Molecular Pathology and Biobanking


Enabling Technologies

Molecular Pathology and Biobanking

The Molecular Pathology Programme at CCRCB is at the forefront of academic Molecular Pathology and Molecular Diagnostics in the UK. The molecular pathology diagnostic unit is a partnership between CCRCB and the Belfast Health and Social Care Trust (BHSCT).

Molecular Pathology and Biobanking

Professor Manuel Salto-Tellez and Dr Jackie James, Lead Investigators

Other members: Peter Hamilton, Stephen McQuaid, Perry Maxwell, Darragh McArt

It includes:

  • Northern Ireland - Molecular Pathology Laboratory (NI-MPL)
  • Northern Ireland Biobank (NIB)
  • Digital Pathology / Bioinformatics

Find out more below. 


The Northern Ireland - Molecular Pathology Laboratory (NI-MPL) is a self-contained, purpose-designed, nationally accredited (CPA / UKNEQAS) hybrid operation capable of performing molecular pathology translational research and molecular diagnostics of solid tumours. The molecular pathology diagnostic unit is a partnership between CCRCB and the Belfast Health and Social Care Trust (BHSCT). 

The laboratory environment ensures the proper SoPs, procedure manuals and QA/QC schemes to exercise its hybrid role. This laboratory is able to provide research support to basic scientists willing to understand the clinical relevance of their research findings, academic oncologists willing to have biomarker analysis or validation in the context of clinical trials, and all those in need of high-quality, affordable molecular diagnostic testing in oncology.

Although it is in its early days, the Molecular Pathology Programme:

  • Analyses more than 1,000 samples for molecular diagnostics and more than 5,000 samples for research purposes annually;
  • Is a pillar of some of the key research programmes in CCRCB (Movember, MErCuRIC, S:CORT, CRUK and ECMC Centre status, etc.) totalling almost £20M;
  • Is the leading laboratory for the CRUK Accelerator programme on digital pathology and immune checkpoints (£3.9M);
  • Has been instrumental in the acknowledgement of Belfast as a Centre of Excellence for Precision Medicine (Innovate UK);
  • Has collaborated in some of the key industry developments in the area of molecular pathology / personalised medicine, such as the Tissue Mark Test (PathXL) and the DDRD test (ALMAC);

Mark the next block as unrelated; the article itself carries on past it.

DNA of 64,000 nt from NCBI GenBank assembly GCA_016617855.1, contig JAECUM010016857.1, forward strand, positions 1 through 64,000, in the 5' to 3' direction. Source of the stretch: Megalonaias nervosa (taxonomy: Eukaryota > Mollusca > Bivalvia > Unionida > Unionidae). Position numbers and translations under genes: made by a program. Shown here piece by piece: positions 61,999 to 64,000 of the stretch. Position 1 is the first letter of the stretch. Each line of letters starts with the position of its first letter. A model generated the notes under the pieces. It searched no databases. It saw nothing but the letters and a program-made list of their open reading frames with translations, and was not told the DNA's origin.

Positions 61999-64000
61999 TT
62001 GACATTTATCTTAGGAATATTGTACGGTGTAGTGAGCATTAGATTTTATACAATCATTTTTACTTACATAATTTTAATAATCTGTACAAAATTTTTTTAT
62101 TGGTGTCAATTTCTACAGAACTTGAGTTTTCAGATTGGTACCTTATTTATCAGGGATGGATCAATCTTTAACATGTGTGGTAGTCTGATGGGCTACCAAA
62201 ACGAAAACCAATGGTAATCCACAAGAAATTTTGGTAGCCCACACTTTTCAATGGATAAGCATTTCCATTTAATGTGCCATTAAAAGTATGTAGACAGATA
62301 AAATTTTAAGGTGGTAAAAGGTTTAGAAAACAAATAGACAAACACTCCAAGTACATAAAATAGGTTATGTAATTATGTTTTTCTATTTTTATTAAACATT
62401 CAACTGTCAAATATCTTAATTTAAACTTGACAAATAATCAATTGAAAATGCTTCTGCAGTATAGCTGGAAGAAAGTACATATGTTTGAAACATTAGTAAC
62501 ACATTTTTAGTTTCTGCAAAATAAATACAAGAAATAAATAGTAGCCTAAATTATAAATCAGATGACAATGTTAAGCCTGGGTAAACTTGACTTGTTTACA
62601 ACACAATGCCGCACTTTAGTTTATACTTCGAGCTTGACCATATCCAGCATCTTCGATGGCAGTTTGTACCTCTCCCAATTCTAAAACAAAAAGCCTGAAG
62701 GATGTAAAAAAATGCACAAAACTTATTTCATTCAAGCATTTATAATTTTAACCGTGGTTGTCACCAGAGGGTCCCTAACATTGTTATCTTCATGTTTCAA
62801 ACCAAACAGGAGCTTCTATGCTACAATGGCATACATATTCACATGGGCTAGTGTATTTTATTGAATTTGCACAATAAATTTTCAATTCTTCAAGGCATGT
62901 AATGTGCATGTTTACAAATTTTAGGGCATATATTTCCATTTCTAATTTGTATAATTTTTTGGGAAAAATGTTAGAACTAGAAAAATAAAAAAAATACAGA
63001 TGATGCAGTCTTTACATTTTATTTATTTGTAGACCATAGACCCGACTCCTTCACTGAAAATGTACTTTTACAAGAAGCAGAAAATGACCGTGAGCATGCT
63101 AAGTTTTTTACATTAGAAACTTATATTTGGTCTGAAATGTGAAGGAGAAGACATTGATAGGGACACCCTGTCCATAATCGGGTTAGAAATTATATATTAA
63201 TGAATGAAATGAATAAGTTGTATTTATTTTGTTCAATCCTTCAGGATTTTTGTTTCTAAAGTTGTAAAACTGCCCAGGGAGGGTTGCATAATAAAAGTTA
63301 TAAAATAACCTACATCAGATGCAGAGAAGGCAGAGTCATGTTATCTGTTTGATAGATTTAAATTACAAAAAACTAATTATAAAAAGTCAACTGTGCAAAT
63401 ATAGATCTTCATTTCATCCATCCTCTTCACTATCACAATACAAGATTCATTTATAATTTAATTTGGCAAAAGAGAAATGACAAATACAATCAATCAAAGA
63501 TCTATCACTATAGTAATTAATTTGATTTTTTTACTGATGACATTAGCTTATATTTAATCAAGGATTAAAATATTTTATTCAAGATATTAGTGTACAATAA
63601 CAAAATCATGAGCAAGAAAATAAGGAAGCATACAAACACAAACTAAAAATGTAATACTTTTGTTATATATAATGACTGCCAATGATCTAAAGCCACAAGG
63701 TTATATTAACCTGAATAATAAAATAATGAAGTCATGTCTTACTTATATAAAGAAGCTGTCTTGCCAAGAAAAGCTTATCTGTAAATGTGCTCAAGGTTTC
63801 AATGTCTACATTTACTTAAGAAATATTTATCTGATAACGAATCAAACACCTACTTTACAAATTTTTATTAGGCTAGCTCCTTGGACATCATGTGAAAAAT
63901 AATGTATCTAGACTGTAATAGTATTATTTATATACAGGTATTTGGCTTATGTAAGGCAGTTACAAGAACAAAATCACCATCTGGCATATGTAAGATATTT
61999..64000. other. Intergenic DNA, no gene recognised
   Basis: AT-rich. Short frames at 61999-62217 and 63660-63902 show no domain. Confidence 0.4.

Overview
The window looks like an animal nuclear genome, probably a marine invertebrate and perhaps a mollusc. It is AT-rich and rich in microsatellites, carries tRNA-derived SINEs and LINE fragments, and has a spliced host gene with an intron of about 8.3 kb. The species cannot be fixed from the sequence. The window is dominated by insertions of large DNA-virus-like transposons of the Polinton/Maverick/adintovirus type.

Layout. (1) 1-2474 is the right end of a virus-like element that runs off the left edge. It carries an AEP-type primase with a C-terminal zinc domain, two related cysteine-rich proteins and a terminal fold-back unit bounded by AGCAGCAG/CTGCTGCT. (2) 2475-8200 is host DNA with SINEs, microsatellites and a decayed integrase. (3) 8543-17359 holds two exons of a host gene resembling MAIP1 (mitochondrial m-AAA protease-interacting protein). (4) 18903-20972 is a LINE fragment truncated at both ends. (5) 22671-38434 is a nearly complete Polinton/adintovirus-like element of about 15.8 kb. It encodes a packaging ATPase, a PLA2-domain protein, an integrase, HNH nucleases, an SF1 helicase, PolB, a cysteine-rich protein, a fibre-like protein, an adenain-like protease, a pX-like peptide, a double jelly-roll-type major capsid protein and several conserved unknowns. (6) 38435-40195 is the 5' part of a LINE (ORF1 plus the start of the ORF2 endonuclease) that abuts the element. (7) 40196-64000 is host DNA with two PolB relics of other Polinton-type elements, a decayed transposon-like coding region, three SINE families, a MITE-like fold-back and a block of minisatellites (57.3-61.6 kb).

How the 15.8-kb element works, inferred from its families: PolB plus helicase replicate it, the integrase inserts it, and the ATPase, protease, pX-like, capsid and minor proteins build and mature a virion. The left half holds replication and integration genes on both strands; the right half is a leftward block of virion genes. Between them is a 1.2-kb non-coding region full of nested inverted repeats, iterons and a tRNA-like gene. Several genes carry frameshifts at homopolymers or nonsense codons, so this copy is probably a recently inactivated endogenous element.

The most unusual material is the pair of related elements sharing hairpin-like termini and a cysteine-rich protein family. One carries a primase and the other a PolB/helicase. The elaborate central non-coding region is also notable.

• Supports key clinical trials in the Northern Ireland context;
  • Has generated more than 100 papers over the last 3-4 years, in key pathology journals (J Pathol, Modern Path) and general cancer and biology journals (CCR, CR, JNCI, Mol Cell, Oncotarget, EMBO MM);
  • Leads a new teaching programme for routine pathologists in molecular pathology.


Northern Ireland Biobank

Molecular Pathology research in Belfast involves academics at QUB and clinicians within the BHSCT Tissue Pathology laboratories and is underpinned by the Northern Ireland Biobank (NIB).  The NIB is funded primarily by the Health and Social Care (HSC) Research and Development (R&D) Division of the Northern Ireland Public Health Agency; it is also supported in part through the CRUK Centre grant, Prostate Cancer UK and a local charity, the Friends of the Cancer Centre.

The NIB is a member of the International Society for Biological and Environmental Repositories (ISBER) and works closely with the UKCRC Tissue Directory and Coordination Centre.  It participates in the UK Confederation Of Cancer Biobanks Standards Programme and will seek to become ISBER compliant during 2016.

The NIB enhances translational cancer research through the quality assured targeted collection of tissues and bodily fluids (including normal and tumour tissues and blood samples) all linked to reliable clinical and pathological data sets.  The ability to apply for samples from the NIB has been active since August 2011; as of January 2016, the NIB has processed over 190 researcher applications and has distributed over 27,000 samples to 110.  The NIB has recently put in place a robust infrastructure to complement ongoing targeted collections with additional tissue collections associated with phase I-III trials run in the Belfast Experimental Cancer Medicine Centre.  

The NIB is supported by a secure, information management system. A close working relationship exists between the NIB and the NI Cancer Registry to ensure all samples processed for the bank are linked with robust de-identified clinical and pathological information collected from state of the art data repositories.

Further information about the NIB can be found at  Researchers wishing to access samples can do so via the online application system


Digital Pathology / Bioinformatics

Find out more here. 



Drug Discovery


Belfast ECMC